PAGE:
Also used as nodes were the 100-ICASSO functional clusters, which were interconnected through edges (inter-components strength from WUM) in the inspection of large-scale functional connectivity of mouse brain with graph theory. Topological properties of the global network were assessed using modularity, mean shortest path length, global clustering coefficient, and small-worldness. Using the data acquired from the WUM, a high modularity value (Q = 0.50) was obtained by segregating the whole brain network of the mouse into five modules. The high Q value obtained indicates a major modular structure of intrinsic connectional architecture of functional networks in the mouse brain.

The assessment of small-worldness properties of the functional connectivity of a C57BL/6N mouse brain, a high clustering coefficient value, along with a short minimum path length: C=3.08∗Crand and L = 1.11∗Lrand. Lastly, the ratio value σ = γ/λ = (C/Crand)/(L/Lrand) = 3.08/1.11 = 2.77 > 1, points to an optimal network configuration for local processing and global data transfer inside the mouse brain, in proportion to the small-worldness network configurations.

On comparison of the study data against the rat study by Liang et al. (2011), it was observed that higher clustering coefficient values γ = C/Crand = 3.08 in the mouse (vs. 1.7 in the rat, Liang et al., 2011), indicates a higher level of clustering data and thus segregation of functional areas within the mouse. In spite of different levels of consciousness during imaging, the ratio of minimum path length (L/Lrand = 1.11 in mice versus L/Lrand =1.08 in rat) and the number of modules (5 in mice versus 4 in rats with fine-tuning as per the spectral partitioning analysis explained by Newman, 2006) are observed to be extremely similar in both mice and rats – that is medetomidine sedated mice versus awake rats.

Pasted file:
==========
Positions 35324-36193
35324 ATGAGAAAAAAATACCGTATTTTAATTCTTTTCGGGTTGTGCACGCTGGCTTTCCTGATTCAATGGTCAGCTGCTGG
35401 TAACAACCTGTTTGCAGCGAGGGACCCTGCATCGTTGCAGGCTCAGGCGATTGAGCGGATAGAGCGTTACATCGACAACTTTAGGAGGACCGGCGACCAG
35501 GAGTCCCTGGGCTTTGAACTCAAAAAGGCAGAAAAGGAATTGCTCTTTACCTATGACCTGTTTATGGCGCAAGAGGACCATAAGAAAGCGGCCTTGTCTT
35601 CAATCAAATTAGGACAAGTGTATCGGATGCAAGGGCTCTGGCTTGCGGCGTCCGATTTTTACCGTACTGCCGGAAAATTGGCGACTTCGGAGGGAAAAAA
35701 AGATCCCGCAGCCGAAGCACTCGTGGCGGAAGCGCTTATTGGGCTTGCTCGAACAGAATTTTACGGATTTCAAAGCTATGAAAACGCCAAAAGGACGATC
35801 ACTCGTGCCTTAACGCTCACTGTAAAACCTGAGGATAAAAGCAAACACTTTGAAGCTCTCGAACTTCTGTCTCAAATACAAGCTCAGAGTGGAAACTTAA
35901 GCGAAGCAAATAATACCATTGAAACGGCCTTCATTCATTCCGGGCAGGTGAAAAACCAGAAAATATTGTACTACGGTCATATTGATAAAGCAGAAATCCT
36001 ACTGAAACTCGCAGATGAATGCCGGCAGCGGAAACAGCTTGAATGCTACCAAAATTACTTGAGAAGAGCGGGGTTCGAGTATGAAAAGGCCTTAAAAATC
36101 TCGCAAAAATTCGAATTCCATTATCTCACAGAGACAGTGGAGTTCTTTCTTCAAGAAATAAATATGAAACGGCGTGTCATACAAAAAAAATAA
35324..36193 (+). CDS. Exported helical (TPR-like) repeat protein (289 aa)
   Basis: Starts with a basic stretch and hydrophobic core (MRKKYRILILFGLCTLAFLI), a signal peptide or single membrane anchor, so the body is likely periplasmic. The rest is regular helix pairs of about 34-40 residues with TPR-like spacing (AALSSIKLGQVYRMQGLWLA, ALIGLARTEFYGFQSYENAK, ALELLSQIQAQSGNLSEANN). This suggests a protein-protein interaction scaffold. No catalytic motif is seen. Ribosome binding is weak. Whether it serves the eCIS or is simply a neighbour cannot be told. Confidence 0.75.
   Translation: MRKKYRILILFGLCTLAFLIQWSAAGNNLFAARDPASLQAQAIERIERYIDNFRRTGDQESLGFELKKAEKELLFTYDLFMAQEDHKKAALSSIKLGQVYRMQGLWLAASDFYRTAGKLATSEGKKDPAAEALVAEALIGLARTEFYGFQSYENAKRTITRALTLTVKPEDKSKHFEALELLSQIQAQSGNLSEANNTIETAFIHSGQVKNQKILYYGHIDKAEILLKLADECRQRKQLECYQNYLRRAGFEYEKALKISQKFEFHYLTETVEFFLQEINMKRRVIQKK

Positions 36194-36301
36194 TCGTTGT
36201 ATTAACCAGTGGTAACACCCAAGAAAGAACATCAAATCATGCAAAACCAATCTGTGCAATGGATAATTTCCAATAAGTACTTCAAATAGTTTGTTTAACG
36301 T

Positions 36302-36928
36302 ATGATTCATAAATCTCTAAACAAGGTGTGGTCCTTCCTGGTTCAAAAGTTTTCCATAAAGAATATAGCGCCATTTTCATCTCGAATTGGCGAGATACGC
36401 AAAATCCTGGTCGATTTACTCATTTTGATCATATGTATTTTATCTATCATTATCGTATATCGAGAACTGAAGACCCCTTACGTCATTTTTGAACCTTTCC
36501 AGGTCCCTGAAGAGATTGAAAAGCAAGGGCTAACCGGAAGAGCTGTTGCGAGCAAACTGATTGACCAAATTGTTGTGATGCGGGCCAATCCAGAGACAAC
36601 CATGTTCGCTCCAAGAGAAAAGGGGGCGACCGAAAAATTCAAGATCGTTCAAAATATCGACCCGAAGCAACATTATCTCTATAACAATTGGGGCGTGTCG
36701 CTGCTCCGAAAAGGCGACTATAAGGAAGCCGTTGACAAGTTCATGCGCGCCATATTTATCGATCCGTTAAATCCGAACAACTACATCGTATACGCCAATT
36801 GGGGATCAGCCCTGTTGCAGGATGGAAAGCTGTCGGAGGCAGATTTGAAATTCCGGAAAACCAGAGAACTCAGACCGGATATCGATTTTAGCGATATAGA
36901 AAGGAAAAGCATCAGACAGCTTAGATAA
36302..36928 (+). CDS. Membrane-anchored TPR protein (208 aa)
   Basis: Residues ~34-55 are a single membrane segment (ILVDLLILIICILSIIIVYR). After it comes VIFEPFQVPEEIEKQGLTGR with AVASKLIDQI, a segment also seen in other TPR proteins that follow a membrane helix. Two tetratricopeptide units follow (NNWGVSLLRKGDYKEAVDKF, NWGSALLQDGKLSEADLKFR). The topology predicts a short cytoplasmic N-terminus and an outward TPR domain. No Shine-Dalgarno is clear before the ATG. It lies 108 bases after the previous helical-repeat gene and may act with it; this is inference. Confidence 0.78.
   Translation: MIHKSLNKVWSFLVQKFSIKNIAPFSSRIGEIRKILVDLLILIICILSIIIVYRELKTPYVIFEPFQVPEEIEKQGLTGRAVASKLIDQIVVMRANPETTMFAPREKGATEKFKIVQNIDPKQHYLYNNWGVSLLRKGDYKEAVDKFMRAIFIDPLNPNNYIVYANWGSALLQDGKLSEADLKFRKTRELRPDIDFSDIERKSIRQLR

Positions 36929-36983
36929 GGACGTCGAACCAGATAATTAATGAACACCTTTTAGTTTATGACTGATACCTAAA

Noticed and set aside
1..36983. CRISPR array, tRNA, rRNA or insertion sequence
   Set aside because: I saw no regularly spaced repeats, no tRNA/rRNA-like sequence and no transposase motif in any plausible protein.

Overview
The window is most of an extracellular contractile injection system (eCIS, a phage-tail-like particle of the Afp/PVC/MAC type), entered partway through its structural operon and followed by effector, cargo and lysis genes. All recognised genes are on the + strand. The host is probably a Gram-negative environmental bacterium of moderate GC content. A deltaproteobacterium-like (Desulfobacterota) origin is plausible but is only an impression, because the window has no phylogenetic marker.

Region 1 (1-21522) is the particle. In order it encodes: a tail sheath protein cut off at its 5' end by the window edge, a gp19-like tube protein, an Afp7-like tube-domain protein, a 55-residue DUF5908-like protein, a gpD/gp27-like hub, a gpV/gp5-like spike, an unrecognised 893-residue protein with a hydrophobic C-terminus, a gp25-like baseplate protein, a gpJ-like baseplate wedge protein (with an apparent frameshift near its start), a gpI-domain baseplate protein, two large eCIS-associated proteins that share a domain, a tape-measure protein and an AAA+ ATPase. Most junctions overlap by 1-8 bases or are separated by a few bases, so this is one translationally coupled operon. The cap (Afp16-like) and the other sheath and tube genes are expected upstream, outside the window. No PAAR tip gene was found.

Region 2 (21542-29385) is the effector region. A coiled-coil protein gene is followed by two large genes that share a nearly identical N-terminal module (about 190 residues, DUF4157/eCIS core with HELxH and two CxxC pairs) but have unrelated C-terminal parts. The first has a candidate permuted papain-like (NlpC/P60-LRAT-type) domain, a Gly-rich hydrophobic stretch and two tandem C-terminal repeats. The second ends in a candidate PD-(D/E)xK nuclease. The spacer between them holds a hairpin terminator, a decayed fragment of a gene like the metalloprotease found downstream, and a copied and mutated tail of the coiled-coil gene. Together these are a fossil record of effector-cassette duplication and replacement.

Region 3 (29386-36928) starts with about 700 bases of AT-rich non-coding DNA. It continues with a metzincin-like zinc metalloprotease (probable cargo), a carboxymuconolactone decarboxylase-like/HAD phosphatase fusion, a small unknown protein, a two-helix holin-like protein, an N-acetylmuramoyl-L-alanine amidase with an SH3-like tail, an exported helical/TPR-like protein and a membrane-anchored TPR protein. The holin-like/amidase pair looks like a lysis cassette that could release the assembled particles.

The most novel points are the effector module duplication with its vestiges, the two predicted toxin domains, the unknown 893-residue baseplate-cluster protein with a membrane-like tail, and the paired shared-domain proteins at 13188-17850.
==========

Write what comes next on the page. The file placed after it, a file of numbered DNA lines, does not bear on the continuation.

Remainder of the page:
Yet, the network of mouse brains were able to form all its modules through an intricate combination of subcortical and cortical brain regions, while Liang et al. was able to detect modular struc­tures covering only the cortical ribbon of the rat brain.

The above results demonstrate the intricate structure and organization of the brain functional connectivity in rodents without affecting the global topo­logical characteristics of small-worldness network configurations and supporting specialized/segregated as well as integrated/distributed data processing (Bassett and Bullmore, 2006). Overall, this appears to be a standard feature of healthy human and rodent brains. Hence, the use of network topology readouts in animal models of brain disorders may help explain the biological substrates and mechanisms of human brain pathologies and thus bridge the gap between clinical and pre-clinical investigations.

Summary and outlook

Rs-fMRI is the only technique that allows non-invasive mapping of functional brain connectivity. In this article, a data acquisition and processing pipeline modeled for studying the rodent brain functional connectivity was provided. These results pave the way towards a collection of findings at the functional connectivity level and also provides a better understanding of structural network analyses through fiber tracking and diffusion tensor imaging (Harsan et al., 2013) as complementary methods for exposing the whole mouse brain “connectome”.


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Published on Sep 22, 2017